# Are all formal schemes *really* Ind-schemes?

$$\newcommand\LRS{\mathsf{LRS}}\newcommand\FormalSch{\mathsf{FormalSch}}\DeclareMathOperator\Spf{Spf}\newcommand\IndSch{\mathsf{IndSch}}\newcommand\ALRS{\mathsf{ALRS}}\newcommand\FSch{\mathsf{FSch}}$$I'm trying to understand whether there's a fully faithful functor $$\LRS \supset \FormalSch \to \IndSch$$ and in what sense. Here's my progress so far:

Let $$\mathsf{A}$$ be the category of adic rings. The objects are topological rings whose topology is generated by a descending filtration of ideals whose intersection is $$\{0\}$$. Morphisms are continuous homomorphism of rings.

There's a functor $$\Spf: \mathsf{A} \to \IndSch$$ which takes an adic ring to the formal spectrum which is naturally a filtered colimit of (affine) schemes). The target of the functor could be that of adic locally ringed spaces (topological spaces with sheaves of adic rings and morphisms between for which the comorphism of sheaves is continuous). Denote this category $$\ALRS$$.

In $$\ALRS$$ we have an adjunction with the "continuous" global section functor $$\Gamma_{\text{cont}} \dashv \Spf$$. Continuous here just means it remembers the topology (i.e. the filtration).

Now the definition of formal schemes feels inevitable:

Definition: A formal scheme is an adic locally ringed space locally isomorphic to a formal spectrum of an adic ring. Denote the subcategory of formal schemes by $$\FSch\subset \ALRS$$.

This raises a problem though. There's no obvious way to turn a "formal scheme" in this sense into an ind-schemes (which are much more convenient for certain purposes). We could try to define the ind-scheme as the formal colimit over the Čech nerve of a chosen covering by formal spectra (which are themselves filtered colimits of affine schemes). However, this is probably a very bad idea since it will most likely depend on the choice of covering.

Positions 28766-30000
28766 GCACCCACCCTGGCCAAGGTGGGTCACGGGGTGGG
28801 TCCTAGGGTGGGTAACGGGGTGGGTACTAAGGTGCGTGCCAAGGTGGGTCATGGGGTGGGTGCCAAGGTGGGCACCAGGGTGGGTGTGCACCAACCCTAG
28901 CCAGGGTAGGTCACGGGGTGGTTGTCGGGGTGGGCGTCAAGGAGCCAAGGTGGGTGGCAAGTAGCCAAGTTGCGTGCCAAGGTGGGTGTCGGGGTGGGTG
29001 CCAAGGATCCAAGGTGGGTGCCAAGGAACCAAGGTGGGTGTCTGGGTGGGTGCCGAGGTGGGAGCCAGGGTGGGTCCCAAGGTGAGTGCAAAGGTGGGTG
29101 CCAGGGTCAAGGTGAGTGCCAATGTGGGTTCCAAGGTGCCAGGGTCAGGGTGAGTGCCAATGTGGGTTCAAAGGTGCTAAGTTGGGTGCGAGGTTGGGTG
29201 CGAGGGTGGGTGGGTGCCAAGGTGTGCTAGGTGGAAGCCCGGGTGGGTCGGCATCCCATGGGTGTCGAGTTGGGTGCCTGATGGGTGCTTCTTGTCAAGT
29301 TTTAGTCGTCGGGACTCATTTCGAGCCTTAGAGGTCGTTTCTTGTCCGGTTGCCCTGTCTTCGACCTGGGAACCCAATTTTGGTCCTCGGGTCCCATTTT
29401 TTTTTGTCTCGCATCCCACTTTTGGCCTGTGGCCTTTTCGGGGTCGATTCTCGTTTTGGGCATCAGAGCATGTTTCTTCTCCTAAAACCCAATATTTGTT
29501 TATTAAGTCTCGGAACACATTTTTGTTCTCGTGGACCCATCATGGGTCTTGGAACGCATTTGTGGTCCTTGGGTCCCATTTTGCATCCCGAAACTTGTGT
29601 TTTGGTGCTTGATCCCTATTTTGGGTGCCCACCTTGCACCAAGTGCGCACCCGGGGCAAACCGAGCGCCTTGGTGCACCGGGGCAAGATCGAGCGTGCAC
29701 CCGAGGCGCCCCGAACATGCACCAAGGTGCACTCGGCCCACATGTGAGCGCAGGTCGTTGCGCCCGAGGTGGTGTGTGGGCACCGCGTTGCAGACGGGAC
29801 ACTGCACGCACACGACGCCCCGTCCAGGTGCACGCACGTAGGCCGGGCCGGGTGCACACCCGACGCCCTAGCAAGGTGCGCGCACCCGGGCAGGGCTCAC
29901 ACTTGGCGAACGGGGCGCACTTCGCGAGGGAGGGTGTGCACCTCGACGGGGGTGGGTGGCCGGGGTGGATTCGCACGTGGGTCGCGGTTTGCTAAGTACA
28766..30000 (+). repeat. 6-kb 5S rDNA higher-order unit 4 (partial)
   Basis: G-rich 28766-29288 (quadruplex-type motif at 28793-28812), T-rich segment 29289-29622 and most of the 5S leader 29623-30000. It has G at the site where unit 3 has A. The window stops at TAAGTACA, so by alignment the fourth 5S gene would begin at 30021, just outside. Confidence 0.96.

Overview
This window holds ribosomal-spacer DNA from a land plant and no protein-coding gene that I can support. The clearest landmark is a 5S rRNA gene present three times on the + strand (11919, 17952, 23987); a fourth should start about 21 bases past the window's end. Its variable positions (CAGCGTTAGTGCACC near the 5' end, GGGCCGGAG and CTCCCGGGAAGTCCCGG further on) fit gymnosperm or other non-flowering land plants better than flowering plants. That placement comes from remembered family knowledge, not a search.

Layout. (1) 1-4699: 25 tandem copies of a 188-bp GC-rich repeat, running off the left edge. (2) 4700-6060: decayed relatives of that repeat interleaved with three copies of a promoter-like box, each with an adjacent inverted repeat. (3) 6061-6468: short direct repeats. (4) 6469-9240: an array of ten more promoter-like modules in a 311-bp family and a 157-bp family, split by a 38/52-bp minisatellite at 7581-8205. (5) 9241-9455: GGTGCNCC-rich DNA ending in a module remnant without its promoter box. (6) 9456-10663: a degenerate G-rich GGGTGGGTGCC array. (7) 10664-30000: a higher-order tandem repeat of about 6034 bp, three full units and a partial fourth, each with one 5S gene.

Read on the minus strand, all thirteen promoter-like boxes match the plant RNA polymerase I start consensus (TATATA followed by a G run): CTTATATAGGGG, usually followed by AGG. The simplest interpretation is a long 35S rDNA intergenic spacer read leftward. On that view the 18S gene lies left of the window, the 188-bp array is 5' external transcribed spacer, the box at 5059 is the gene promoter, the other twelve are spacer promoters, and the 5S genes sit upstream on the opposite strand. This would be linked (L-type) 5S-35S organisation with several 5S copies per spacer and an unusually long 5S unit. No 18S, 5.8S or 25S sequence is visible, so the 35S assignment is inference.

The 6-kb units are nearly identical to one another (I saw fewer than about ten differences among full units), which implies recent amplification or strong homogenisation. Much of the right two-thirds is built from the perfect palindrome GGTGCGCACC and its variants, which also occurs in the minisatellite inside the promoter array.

Question: Can we construct a functor $$\FSch \to \IndSch$$ with some good properties? (Hopefully fully faithful but if not maybe at least full.) If not is there a better definition of a formal scheme which enables you to play in both worlds (ind schemes and locally ringed spaces)?

• I think without finiteness hypotheses you're doomed? There's a careful discussion of this stuff in the stacks project, where they discuss what conditions you need to have this nice Ind-presentation you're looking for. stacks.math.columbia.edu/tag/0AIT seems relevant, but I guess they don't focus much on morphisms Apr 15, 2016 at 20:17
• @SaalHardali Also, a ringed topos is a general type of answer for classical modulii problems (is there any other global way to speak about orbifolds?). And the geometric picture, having its merits, quickly gets messy with details. Personally I already have trouble visualizing formal schemes. Going further, if I consider a modulii problem for formal schemes, then I should represent it by what? Topoi with local adic rings? Is it really better than sheaves? Apr 17, 2016 at 17:06
• Would you mind undeleting this question? While no one has given an answer, I think it is an interesting question, and the voting indicates that other people agree. Dec 29, 2016 at 1:40
• Your category of adic rings seems "wrong" (what motivates your definition?). Use (pre)admissible rings as in EGA 0$_{\rm{I}}$, 7.2.1-7.2.2. Upon reading 10.5.1 and 10.6 in EGA I, the content of your question is this: does every formal scheme (in the sense of EGA) admit a fundamental system of ideals of definition? This is clearly affirmative in the locally noetherian case (see 10.6.3 and 10.6.10 in EGA I), and for the rather less evident qcqs case (as @DylanWilson suggested might work) see stacks.math.columbia.edu/tag/0AJF for an affirmative proof. Dec 17, 2017 at 13:31
• The definition of (pre)admissible ring in EGA includes a condition involving powers of ideals whereas your proposed definition includes no such condition. You can use that distinction to make many (even noetherian) examples showing the definitions are not equivalent; good exercise. The notion you define is what EGA (and other places) call a "linearly topologized" ring (except that your notion is also Hausdorff); this is a weaker concept than what EGA defines as a (pre)"admissible" ring (which is the more appropriate notion to use). Dec 22, 2017 at 16:27